MTftSB: what song, do you reckon, earns its writer enough for a comfortable* annual income (say, £35,000pa) on its own?

For example: do you reckon the writers of '74-'75 by The Connells earn enough in royalties to not have to earn a second income?

*Obvs £35K pa might be a very comfortable income in some parts of the country and a very uncomfortable income in others.

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No, I really don’t think they do :slightly_frowning_face:

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22 Grand Job by The Rakes


Do you know them?

I thought we agreed that all incomes make us uncomfortable

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There was an article about a band a while back, can’t remember who they were but we’d consider them moderately successful and it was explaining how they had to work part/full time and take money from their families to keep going.

“A Portrait of the Trequartista as a Young Man” probably nets Gazza around that much P/A

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jeff barrows off the portisheads reckons he’s made about 500 quid off of streaming

You’re right though

After the release of Old School Dropouts , George Huntley left the band to spend more time with his family and begin a career in real estate. Mike Ayers was added in George’s place on lead guitar. Meanwhile, Peele Wimberley briefly played with another band called Parklife, and then moved to Los Angeles to pursue interests in Hollywood and in electronic music. He is currently a member of the Los Angeles band, The Lamps. David, who lost his first wife to cancer, remarried and has a career in landscape painting and art shows, and brother Mike is practicing law in Raleigh. Huntley is now selling real estate and working part-time at the University of North Carolina music department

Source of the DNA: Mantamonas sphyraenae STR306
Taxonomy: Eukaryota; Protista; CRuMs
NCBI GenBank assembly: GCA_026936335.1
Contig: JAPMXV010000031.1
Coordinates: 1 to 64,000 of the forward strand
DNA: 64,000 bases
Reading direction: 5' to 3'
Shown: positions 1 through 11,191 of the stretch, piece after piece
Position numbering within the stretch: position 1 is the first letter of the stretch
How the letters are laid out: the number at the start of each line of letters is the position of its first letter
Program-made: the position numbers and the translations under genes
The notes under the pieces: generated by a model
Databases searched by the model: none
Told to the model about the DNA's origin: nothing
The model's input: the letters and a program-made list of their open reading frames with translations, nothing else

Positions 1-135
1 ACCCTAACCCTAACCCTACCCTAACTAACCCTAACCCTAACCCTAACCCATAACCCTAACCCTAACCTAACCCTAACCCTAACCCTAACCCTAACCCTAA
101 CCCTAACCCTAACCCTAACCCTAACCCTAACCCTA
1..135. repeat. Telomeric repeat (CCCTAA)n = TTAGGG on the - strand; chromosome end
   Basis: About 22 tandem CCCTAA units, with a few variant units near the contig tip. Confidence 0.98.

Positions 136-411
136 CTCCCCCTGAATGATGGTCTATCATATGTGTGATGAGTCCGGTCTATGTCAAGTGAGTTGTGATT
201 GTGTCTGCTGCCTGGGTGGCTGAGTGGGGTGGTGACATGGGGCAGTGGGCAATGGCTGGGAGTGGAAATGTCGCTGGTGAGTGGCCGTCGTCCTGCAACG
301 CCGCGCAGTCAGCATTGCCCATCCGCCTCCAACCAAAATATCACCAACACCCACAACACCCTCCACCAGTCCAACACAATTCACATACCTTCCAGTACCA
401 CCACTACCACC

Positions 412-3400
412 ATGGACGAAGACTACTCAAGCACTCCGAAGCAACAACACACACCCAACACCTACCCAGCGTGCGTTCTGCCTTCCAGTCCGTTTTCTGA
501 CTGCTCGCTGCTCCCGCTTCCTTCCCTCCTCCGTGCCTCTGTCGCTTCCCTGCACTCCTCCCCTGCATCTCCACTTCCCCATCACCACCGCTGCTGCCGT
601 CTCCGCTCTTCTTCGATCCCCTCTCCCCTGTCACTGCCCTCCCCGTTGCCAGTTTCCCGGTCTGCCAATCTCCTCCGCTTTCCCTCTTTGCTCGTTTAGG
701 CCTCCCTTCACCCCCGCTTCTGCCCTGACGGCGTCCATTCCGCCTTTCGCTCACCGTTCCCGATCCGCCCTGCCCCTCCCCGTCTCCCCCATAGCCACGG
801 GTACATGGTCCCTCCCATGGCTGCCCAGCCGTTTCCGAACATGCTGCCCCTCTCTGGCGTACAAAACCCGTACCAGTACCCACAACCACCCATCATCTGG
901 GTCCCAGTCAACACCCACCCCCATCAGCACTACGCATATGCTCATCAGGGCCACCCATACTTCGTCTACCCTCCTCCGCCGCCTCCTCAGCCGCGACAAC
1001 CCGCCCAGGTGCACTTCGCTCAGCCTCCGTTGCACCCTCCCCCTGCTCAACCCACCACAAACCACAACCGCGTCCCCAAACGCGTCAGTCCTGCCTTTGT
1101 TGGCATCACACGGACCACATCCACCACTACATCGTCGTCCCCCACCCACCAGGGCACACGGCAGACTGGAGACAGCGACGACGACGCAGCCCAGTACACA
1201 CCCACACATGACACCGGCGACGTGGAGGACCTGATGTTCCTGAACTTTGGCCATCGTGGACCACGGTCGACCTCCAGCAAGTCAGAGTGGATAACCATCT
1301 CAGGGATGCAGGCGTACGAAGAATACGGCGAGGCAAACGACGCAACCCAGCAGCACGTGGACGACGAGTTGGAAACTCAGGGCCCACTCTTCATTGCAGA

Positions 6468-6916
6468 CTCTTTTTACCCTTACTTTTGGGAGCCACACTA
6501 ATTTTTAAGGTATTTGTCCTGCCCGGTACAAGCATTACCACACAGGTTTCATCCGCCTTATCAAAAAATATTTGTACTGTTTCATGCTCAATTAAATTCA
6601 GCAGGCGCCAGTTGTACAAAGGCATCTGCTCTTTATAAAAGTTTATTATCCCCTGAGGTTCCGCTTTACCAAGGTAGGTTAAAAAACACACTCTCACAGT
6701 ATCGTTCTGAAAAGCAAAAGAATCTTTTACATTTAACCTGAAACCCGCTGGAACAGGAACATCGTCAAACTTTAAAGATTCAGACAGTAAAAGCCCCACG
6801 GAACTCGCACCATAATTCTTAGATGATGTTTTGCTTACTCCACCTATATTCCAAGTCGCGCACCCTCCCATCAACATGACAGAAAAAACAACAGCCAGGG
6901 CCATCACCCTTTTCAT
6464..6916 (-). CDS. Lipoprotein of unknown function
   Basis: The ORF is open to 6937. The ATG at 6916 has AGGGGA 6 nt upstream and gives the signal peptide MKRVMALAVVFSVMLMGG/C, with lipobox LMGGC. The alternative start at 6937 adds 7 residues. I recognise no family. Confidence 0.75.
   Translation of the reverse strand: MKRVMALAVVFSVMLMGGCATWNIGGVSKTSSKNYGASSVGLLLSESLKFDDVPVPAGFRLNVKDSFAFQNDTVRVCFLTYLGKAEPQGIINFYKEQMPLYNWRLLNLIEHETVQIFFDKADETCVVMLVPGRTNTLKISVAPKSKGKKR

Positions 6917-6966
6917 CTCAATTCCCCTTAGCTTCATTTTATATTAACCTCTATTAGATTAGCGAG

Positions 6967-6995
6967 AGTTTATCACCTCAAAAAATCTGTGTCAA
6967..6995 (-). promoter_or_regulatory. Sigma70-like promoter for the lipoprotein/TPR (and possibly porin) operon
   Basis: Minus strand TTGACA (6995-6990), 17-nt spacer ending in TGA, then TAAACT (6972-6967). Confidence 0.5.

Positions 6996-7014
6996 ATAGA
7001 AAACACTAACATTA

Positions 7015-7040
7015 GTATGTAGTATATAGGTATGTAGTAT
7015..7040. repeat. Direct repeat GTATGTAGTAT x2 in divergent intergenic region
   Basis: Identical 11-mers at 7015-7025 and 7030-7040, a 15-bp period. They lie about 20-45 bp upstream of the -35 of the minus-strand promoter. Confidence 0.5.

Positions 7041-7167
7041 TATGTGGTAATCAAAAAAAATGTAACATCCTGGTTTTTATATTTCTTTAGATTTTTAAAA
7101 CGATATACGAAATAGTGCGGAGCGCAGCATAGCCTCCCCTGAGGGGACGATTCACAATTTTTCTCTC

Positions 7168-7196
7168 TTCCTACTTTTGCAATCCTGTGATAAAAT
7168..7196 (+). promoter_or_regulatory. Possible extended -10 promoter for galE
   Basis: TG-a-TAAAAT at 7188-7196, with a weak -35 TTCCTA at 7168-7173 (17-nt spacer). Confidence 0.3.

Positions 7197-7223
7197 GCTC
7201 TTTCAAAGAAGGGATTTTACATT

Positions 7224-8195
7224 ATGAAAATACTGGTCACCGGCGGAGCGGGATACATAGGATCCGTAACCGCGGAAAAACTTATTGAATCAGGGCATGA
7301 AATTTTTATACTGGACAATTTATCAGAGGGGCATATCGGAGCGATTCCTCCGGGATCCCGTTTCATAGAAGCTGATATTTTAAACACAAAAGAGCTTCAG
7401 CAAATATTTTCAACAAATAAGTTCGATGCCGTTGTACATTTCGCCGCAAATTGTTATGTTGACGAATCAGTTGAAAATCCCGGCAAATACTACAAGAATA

Parklife :thinking:


I wonder what the threshold is though? I’m thinking particularly in terms of one hit wonders. I know that yer man from Slade does alright from Merry Xmas Everybody but that’s an extreme case.

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I thought you were commenting on the unnecessary wordiness of my post

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Thinking of writing a hit single and retiring?

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I think the canon of Christmas songs closed in around 1994. People have tried since but it’s typical boomer behaviour, they’ve climbed the ladder and then burned it for the rest of us*

* obvs in this example Brian Harvey is a boomer


Each radio play gets the writer about £35, a play on TV about £80…

The Darkness must have done alright

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Don’t Let The Bells End is not canon imho

wonder how much Toploader get seeing as it’s a cover.

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It depends whether you include licensing as well as royalties etc.

Christmas songs that were hits before the age of streaming (and which therefore had a higher audience penetration) are much more likely to get repeat plays on the radio, albeit for just a month or two a year. Jona Lewie, for example has said that Stop The Cavalry makes him around £150K every year from radio plays and the like.

I remember reading an interview with The Knack where the two songwriters said that they could live off the royalties alone from My Sharona fairly comfortably.

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Reef - Place Your Hands

Still sells like 700-1000 downloads a week